30 of the best
PREMIER LEAGUE ball is now in the early stages of a five-month sabbatical, the NBA and the union have foregone playing games in favour of squabbling over the right way to share $4 billion (seriously?), and school league is . . . well, school league.
So in the absence of anything resembling decent games to watch, what does a shameless basketball hermit like myself do?
Why, rank players of course!
Like cotton sweaters and earth tones, it seems to be the latest fall trend, considering there were four separate NBA player ratings done by Zach Lowe, ESPN’s, CBS Sports and SLAM magazine in the space of two months.
And here I am bringing my own local version – a top 30 of Barbados’ top flight that ranks players based primarily on their impact on the just concluded season, but also includes my anticipation of their production in 2012.
Like the Lowe model, there was no objective criteria for these ratings other than to say that genuine two-way players were valued higher than high-volume, one-dimensional scorers.
But while the list is of my own subjective creation, I also employed a team of two head coaches and two players to independently provide some sort of framework and guidelines to these choices. So these picks do represent a consensus of sorts across the league.
However, there were some unanimous selections I just had to disagree with, namely Andrew Alleyne, although I am already aware of the debate his non-selection will generate (as if this whole list won’t).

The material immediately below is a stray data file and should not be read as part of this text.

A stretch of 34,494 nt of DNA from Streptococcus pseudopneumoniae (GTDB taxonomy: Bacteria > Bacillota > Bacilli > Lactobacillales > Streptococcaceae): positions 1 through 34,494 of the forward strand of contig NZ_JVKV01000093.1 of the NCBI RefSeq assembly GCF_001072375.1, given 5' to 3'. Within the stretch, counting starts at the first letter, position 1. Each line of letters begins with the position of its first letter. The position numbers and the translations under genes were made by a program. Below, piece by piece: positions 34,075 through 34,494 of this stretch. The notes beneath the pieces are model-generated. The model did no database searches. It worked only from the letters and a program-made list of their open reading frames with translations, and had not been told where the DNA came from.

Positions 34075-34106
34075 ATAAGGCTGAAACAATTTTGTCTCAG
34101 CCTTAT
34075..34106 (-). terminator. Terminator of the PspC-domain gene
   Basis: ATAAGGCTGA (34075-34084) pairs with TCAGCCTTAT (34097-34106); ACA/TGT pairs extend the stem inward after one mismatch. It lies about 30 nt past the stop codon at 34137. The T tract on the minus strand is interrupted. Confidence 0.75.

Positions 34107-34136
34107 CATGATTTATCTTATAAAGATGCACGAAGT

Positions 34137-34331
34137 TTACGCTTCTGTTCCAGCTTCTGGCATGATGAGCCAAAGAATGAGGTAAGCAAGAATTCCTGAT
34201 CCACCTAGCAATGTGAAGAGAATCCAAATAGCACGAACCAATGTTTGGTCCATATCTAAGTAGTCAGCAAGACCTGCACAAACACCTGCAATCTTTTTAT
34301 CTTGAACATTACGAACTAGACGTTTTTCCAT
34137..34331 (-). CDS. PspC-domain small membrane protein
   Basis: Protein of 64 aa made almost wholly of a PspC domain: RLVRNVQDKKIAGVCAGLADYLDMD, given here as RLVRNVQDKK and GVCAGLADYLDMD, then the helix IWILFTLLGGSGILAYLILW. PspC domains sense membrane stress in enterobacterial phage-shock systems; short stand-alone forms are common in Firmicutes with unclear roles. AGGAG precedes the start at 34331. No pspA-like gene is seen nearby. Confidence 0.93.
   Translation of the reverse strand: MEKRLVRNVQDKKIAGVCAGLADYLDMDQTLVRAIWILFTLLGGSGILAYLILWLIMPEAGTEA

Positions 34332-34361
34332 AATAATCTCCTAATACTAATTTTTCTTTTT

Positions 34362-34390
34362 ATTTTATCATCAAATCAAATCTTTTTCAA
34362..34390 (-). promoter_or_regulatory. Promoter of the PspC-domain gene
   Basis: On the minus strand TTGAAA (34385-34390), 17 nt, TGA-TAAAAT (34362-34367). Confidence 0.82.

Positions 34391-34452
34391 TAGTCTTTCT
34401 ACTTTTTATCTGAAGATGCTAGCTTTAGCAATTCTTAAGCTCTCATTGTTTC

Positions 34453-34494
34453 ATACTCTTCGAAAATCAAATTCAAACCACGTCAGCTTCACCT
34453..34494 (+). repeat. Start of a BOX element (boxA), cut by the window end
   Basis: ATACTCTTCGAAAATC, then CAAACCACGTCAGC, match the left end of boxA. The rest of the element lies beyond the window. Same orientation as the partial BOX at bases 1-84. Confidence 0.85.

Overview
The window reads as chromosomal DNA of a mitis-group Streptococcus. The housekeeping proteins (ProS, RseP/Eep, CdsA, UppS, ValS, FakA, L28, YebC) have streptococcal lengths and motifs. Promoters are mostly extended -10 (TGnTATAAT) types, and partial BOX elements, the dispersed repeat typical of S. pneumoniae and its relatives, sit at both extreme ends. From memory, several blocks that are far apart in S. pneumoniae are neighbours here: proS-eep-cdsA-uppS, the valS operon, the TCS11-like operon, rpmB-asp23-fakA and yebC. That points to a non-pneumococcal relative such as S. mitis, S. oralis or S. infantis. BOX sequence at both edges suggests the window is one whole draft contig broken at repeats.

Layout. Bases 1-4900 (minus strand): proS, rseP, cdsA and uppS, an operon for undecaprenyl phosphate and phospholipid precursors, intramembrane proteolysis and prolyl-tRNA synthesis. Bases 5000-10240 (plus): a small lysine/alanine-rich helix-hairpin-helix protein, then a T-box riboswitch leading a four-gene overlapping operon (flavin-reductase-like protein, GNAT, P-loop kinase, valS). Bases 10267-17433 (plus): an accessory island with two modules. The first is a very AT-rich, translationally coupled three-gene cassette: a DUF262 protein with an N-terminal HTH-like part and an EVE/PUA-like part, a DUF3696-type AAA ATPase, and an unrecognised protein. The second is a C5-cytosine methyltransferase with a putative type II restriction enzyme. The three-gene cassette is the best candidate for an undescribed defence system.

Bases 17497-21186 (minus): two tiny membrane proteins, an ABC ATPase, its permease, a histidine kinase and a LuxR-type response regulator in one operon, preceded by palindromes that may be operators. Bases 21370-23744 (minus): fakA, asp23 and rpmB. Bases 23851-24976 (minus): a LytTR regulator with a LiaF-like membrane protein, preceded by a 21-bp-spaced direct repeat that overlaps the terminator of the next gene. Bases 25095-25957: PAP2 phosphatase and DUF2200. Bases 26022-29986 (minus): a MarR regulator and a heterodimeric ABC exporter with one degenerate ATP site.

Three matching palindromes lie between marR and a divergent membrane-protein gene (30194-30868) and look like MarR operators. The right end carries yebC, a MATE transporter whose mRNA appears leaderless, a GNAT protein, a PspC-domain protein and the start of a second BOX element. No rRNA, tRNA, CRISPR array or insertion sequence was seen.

Let’s clear this one up quickly though, because this is no knock on who I believe to be the country’s greatest player of all time. But I couldn’t in good faith justify picking a 42-year-old man that looked like he wanted no part of Station Hill’s debacle while “breezing” out on the wing averaging 6.8 points and 5.8 rebounds in what will probably be his last Premier League season.So without further adieu here’s the 30 starting with . . .No.30 Sean Parris, centre, Act II Popcorn Clapham Bulls. 2011 stats: 10.3 ppg, 7.3 rpg, 1apg, 1.4 bpg
At one point the young Clapham big boy was easily in the mix for most improved player following an encouraging start that saw Parris averaging somewhere between 12 and 15 points over the first four or five games. Then came the knockouts.“The Goggled One” got on the wrong end of the dunk of the year – a one-handed tomahawk facial from American Lloyd Griffith – and things were just never the same. There was just no confidence in any of Parris’ moves after that, and that was in the event he even caught the entry pass.